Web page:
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Member Research & Reports

Member Research & Reports

NYU: Cost Effectiveness of Environmental Lead Risk Mitigation in Low and Middle-Income Countries

Dr. Jack Caravanos, clinical professor of environmental public health sciences at New York University College of Global Public Health just had a new article published in the journal of the American Geophysical Union titled, “Cost Effectiveness of Environmental Lead Risk Mitigation in Low and Middle-Income Countries”. The authors reviewed the cost-effectiveness of the remediation of a lead contaminated site in the Dominican Republic that posed a health risk to the surrounding community. They found that the project reduced a significant health burden for an acceptable cost according to thresholds established by the World Health Organization (WHO).

Environmental remediation efforts in low- and middle-income countries (LMICs) have yet to be evaluated for their cost effectiveness. To address this gap, the authors calculate a cost per Disability Adjusted Life Year (DALY) averted following the environmental remediation of the former lead smelter and adjoining residential areas in Paraiso de Dios, Haina, the Dominican Republic executed from 2009 to 2010. The remediation had the effect of lowering surface soil lead concentrations to below 100 mg/kg and measured geometric mean blood lead levels (BLLs) from 20.6 μg/dL to 5.34 ug/dL. Because BLLs for the entire impacted population were not available, they use environmental data to calculate the resulting disease burden.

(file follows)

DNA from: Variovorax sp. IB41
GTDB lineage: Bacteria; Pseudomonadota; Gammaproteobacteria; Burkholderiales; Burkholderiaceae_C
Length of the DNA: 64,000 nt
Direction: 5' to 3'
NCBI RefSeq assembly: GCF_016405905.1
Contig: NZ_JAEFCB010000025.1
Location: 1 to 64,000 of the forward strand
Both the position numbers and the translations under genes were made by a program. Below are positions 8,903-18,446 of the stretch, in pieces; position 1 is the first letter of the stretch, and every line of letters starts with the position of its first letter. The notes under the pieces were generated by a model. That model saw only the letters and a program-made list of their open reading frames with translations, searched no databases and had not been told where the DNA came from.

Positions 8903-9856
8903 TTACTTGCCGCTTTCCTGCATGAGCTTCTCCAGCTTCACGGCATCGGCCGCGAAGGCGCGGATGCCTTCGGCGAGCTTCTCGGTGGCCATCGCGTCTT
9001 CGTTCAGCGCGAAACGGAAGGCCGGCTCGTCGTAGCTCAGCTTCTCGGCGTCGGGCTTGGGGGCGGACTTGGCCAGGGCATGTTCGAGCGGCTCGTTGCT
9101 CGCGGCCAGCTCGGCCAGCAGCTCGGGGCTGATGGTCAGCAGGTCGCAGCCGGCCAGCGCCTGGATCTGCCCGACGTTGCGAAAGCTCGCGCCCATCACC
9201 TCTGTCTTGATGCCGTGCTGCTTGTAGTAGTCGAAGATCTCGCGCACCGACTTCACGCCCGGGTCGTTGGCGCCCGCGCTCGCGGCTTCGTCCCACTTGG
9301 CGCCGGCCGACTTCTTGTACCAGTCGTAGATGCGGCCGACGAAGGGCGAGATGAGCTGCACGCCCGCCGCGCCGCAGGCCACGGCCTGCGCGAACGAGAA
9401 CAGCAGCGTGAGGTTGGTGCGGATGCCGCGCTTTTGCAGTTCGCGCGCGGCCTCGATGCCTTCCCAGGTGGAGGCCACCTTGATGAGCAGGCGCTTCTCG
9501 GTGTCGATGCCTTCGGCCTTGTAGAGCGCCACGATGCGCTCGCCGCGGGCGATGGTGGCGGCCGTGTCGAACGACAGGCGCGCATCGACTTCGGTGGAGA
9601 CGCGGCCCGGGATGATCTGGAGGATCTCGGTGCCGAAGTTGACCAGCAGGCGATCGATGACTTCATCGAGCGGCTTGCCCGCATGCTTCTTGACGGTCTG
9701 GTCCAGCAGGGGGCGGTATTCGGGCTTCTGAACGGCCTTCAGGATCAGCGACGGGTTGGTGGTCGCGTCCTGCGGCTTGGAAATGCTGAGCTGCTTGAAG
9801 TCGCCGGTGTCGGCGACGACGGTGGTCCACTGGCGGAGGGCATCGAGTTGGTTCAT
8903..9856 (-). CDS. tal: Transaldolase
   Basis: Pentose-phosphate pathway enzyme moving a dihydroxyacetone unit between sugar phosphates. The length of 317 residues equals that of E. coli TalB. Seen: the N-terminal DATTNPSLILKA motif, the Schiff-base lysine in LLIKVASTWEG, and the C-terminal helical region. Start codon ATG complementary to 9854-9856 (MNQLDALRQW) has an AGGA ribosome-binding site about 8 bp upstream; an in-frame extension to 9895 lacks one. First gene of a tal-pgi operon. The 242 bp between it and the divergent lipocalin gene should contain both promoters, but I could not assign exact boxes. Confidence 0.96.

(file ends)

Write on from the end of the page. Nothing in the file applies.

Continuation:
The authors also found that before the intervention 176 people were exposed to elevated environmental lead levels at Paraiso de Dios resulting in mean BLLs of 24.97 (95 percent CI: 24.45 – 25.5) in children (0 – 7 years old) and 13.98 μg/dL (95 percent CI: 13.03 – 15) in adults. They calculated that without the intervention, these exposures would have resulted in 133 to 1,096 DALYs and that all of these were averted at a cost of USD 392 to 3,238, depending on assumptions made. The authors used a societal perspective, meaning that they included all costs regardless of by whom they were incurred, and estimate costs in 2009 USD. Lead remediation in LMICs is cost effective according to WHO thresholds. Further research is required to compare the approach detailed here with other public health interventions.

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